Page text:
NMDOT struggles to keep pace with illegal encampments - Albuquerque Journal

NMDOT struggles to keep pace with illegal encampments

WHY ARE TENTS ALLOWED ALONG THE HIGHWAYS? As the homeless population has exploded in the Albuquerque metro area, readers have been asking why tents are allowed in the highway right of way.

That includes the tents, shopping carts and debris along the fences at the Interstate 40 and Coors interchange, and those precariously balanced along I-40 outside the Winrock Town Center fence.

Such encampments are illegal, but there are so many the New Mexico Department of Transportation says it has to prioritize which ones to remove first, as well as go far outside the highway mission and try to get the unhoused help and tackle cleaning up the area once the campers have left.

District Three Engineer Justin Gibson says in short, “encampments on NMDOT property are not allowed. The camps that currently exist are a result of the current socioeconomic condition and are addressed as soon as practical by NMDOT and partnering agencies.”

But the complex problem of homelessness deserves his longer explanation.

“As you know, NMDOT is responsible for the operation and maintenance of our interstates, national highways and New Mexico state routes to include road and bridge infrastructure and associated NMDOT transportation network, and our mission is not one of being a human services resource agency,” Gibson says. “Encampments are a new and steadily increasing challenge for NMDOT. Encampments within the NMDOT right of way, especially along our interstate systems, are prohibited as this federal property under the purview of NMDOT and the Federal Highway Administration as part of the USDOT is access controlled, meaning access to and from the interstate is strictly controlled to ensure mobility of vehicular traffic including freight, commuters and local traffic. ”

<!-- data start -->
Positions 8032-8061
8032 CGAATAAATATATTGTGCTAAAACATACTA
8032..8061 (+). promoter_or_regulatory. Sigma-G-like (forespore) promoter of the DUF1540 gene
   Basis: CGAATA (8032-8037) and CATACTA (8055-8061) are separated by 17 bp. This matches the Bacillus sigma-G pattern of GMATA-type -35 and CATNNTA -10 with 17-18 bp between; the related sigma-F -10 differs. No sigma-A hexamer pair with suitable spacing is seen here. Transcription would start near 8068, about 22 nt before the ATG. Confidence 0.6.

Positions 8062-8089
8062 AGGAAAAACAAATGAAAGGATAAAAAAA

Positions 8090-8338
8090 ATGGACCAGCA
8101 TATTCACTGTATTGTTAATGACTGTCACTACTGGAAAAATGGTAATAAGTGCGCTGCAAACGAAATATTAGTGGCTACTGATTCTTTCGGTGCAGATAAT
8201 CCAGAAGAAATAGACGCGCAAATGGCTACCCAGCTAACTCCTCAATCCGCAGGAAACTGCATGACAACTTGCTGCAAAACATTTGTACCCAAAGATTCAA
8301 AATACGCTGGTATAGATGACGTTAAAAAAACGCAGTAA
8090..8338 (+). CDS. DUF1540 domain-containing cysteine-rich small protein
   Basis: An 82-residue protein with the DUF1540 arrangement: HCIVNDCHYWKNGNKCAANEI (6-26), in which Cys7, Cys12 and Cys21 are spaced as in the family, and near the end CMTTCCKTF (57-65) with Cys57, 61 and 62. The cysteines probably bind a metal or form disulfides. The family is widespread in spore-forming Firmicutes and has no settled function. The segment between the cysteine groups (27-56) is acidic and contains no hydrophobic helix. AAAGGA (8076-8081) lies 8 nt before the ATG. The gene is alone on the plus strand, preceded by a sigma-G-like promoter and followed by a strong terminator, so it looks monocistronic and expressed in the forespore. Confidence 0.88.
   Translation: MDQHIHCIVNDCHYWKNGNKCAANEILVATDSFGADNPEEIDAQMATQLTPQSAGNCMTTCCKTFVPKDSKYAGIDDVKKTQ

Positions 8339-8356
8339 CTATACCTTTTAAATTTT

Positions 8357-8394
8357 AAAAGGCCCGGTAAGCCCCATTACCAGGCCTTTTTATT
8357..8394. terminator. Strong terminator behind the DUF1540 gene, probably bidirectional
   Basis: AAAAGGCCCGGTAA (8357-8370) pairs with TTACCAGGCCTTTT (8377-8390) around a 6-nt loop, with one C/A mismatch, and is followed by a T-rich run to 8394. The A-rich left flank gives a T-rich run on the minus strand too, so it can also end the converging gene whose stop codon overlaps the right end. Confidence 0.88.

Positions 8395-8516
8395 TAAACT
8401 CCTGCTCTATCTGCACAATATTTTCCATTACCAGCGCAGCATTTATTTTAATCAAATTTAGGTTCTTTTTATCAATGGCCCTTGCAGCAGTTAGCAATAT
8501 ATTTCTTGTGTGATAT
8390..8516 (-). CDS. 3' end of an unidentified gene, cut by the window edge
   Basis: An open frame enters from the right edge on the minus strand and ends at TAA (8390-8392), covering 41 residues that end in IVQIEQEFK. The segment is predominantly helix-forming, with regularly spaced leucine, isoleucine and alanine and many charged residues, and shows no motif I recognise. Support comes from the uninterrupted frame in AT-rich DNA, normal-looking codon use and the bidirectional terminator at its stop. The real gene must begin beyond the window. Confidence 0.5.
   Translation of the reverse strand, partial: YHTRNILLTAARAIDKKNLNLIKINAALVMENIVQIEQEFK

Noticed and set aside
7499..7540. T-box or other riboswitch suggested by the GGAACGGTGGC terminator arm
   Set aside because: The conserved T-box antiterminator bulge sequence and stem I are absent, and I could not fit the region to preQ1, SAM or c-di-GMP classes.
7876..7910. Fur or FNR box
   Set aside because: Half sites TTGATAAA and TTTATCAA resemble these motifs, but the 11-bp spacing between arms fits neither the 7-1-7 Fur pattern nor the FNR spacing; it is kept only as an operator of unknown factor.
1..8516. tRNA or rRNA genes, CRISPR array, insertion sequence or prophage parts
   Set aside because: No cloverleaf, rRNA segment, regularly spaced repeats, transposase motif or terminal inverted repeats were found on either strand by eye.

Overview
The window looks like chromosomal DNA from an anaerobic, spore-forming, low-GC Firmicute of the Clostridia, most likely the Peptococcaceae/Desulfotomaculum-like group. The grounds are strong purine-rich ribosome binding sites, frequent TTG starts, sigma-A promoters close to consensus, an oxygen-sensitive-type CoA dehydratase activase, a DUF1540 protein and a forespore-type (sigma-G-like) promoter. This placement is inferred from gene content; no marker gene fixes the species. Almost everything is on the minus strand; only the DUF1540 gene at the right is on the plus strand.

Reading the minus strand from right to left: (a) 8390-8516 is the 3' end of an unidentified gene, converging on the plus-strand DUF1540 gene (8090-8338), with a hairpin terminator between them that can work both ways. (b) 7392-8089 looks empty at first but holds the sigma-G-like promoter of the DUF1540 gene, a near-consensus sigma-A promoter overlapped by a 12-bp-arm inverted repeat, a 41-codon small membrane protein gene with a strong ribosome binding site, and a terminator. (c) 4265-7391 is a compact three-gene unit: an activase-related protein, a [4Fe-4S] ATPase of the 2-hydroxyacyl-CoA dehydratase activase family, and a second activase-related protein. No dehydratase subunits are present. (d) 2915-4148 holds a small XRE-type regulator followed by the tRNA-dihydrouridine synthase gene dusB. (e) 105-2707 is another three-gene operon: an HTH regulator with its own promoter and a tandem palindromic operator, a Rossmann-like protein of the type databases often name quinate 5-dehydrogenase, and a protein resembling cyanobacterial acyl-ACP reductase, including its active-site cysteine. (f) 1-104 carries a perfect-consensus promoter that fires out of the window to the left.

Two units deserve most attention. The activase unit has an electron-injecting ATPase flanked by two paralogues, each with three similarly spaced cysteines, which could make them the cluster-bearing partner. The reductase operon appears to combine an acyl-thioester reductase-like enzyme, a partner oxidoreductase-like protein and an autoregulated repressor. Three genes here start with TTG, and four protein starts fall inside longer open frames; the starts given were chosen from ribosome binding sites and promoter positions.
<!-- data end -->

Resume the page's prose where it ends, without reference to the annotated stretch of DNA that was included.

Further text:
HOW THEY ARE REMOVED: Gibson says ” NMDOT, along with other partnering agencies, has a process in place to work to remove encampments within the right of way, but as you can see the resource of our staff conducting this process is heavily outweighed by the number of camps. On a daily basis NMDOT District Three receives calls about camps within NMDOT right of way, which are prioritized to a schedule to be given notice to be vacated.

“NMDOT District Three works in collaboration with multiple agencies to address the encampments of unsheltered individuals along I-40 and I-25, which includes the clean-up of abandoned trash and debris. District Three’s main concerns are for the safety of the unsheltered individuals, the traveling public and the safety/condition of our state and national infrastructure.”

HOW THEY ARE PREVENTED: As for stopping the camping before it starts, Gibson says “District Three has placed ‘no trespassing’ signs in a number of NMDOT’s right of way facilities in an attempt to advise individuals it is not safe to be in these areas. NMDOT will also be providing individuals booklets for resources available to them in the Albuquerque area. Our intent is we can educate the unsheltered community about the rules of our right of way and deter future instances of illegal encampments.”

The main number to NMDOT District Three is (505) 934-0354.

I-40 WORK STARTS TODAY: Mike called to report I-40 is in rough condition coming into town from Tijeras, and signs have been announcing upcoming work. So what is it?

Kim Gallegos with NMDOT District Three says beginning today, May 9, crews will work from 6 a.m. to 6 p.m. on an $8.1 million roadway rehabilitation project from Tijeras to Carnuel – basically a total repave of the interstate. Two lanes of traffic will remain open both eastbound and westbound, and the project is expected to tun through January 2023. Check out nmroads.com for updates.

Editorial page editor D’Val Westphal tackles commuter issues for the metro area on Mondays. Reach her at 823-3858; dwestphal@abqjournal.com; or 7777 Jefferson NE, Albuquerque, NM, 87109.


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